U Kyaw Tint Swe, Union Minister for the Office of the State Counsellor and Leader of Myanmar Delegation to the 74th Session of United Nations General Assembly delivers statement at high-level General Debate on 28 September 2019


The leader of the Myanmar delegation and Union Minister for the Office of the State Counsellor, U Kyaw Tint Swe, delivered a statement at high-level General Debate on the fifth day of the 74th Session of the United Nations General Assembly held on 28 September 2019 at the United Nations Headquarters.

In his statement, the Union Minister apprised the Assembly of the Government’s efforts on poverty eradication, quality education, climate action, democratization, constitutional reform, peace and reconciliation and addressing challenges regarding the situation in Rakhine State.

The Union Minister stressed the need of multilateral institutions to uphold the sovereignty of nations, working in concert for a greater good, ensure equality of actions and scrupulously avoid double standards and ‘exceptionalism’. He reiterated that Myanmar holds the view that issues between neighbours can and must be resolved bilaterally in an amicable and friendly manner, and called on Bangladesh to faithfully implement the bilateral agreement.

He also reaffirmed Myanmar’s position on the reports of Fact-Finding Mission (FFM) (Darusman reports), the establishment of Independent Investigative Mechanism (IIM), the jurisdiction of International Criminal Court (ICC) over the issue in Rakhine State and the Rosenthal report regarding the involvement of United Nations in Myanmar. The Union Minister highlighted the Government’s commitment to build a society that respects human rights and fundamental freedoms, where all citizens can attain peace, prosperity and freedom from fear.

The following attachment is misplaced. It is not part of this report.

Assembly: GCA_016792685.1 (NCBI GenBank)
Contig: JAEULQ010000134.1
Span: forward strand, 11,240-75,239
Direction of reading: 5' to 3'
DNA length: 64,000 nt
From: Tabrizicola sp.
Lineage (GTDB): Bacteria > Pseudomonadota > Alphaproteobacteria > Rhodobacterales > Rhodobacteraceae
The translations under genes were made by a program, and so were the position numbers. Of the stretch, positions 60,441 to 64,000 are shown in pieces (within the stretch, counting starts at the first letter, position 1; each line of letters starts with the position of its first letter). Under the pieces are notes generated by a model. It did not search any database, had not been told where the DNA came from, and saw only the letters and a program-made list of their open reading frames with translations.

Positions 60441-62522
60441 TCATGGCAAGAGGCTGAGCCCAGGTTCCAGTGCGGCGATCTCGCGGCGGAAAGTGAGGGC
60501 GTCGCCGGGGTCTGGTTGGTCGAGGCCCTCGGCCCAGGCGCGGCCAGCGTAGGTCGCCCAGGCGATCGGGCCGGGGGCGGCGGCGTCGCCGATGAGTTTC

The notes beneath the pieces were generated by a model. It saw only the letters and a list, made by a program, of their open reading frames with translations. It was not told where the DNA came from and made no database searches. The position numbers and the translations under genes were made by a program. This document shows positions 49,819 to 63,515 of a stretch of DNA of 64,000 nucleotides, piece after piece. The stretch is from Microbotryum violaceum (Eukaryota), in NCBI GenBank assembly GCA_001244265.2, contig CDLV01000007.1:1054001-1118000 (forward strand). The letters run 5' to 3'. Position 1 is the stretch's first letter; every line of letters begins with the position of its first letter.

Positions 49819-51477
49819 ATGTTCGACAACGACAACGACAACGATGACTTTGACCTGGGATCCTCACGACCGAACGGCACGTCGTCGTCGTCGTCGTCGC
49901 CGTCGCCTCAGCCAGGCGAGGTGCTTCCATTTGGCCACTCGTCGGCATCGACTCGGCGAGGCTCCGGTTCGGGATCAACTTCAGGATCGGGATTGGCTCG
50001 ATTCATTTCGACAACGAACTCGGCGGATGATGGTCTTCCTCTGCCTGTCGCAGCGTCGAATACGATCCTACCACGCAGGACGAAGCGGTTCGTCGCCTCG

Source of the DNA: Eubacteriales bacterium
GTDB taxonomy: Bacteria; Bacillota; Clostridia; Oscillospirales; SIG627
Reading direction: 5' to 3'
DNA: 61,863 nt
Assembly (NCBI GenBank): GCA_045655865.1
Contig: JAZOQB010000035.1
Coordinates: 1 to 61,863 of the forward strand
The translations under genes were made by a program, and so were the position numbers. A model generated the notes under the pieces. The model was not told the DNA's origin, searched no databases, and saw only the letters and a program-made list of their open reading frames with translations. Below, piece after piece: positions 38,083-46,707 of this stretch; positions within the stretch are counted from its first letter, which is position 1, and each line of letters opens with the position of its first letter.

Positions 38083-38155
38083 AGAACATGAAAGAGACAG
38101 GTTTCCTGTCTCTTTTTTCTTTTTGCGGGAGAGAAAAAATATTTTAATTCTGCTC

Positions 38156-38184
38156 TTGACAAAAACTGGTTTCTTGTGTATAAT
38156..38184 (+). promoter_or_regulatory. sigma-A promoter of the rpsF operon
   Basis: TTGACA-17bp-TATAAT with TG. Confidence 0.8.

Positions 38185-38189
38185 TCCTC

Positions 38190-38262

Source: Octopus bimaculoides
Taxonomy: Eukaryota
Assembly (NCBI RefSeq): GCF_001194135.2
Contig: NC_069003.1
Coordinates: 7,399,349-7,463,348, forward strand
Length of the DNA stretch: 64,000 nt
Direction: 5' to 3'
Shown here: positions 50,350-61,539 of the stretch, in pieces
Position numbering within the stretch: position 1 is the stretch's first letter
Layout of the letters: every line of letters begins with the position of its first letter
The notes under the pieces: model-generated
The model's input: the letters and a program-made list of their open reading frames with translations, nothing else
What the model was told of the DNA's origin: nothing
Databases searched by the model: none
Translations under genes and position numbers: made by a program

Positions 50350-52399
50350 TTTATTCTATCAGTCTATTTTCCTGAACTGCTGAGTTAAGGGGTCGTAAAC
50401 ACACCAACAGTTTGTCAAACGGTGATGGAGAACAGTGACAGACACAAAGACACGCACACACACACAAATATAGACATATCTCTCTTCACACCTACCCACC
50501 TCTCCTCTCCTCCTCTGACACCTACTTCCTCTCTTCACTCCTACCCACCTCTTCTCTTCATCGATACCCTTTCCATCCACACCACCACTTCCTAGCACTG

The Myanmar delegation leader’s full statement is as follows:

Mr. President,


Distinguished delegates,

I would like to congratulate you on your election as President of the 74th session of the General Assembly. We are confident that under your able leadership this session will achieve fruitful results. I would also like to convey our deep appreciation to Her Excellency Maria Fernanda Espinosa of Ecuador, for her stewardship of the 73rd session.

Myanmar considers this year’s theme, “Galvanizing multilateral efforts for poverty eradication, quality education, climate action and inclusion” to be most timely. These count amongst the most daunting challenges the world faces today which can only be overcome through the coordinated efforts of the entire international community.


Mr. President,

Eradicating poverty in all its forms is the greatest global challenge, and a sine qua non for sustainable development. In Myanmar, we pursue a careful balance between economic and social development on one hand and environmental protection and sustainability on the other. The government is resolute in its commitment to address poverty. To this end, we have developed a range of strategies which go beyond simply stimulating economic growth. Our efforts are bearing fruit, with poverty in Myanmar halved from 48.2 percent in 2005 to 24.8 percent in 2017.

As a member of the community of nations, the Government of Myanmar has confirmed its commitment to the 2030 Agenda. To attain the Sustainable Development Goals, we have developed a comprehensive social, economic and environmental policy reform agenda which we call the ‘Myanmar Sustainable Development Plan (MSDP)’. Myanmar has experienced rapid growth in recent years, becoming one of the region’s fastest growing economies with an annual growth rate of 6.5 % in 2018-2019. As Myanmar opened its economy, investment and trade have grown significantly. In keeping with this trend, trade and investment policies continue to be revised in line with national and global commitments and in accordance with liberal inclusive principles.


Mr. President,

Myanmar fully recognizes that equitable access to quality education is foundational to a country’s development. Our National Education Strategic Plan (NESP) recognizes that our education system must undergo a major transformation over the coming years, if we are to meet the life-long-learning and career aspirations of our students, adults and youth.


Mr. President,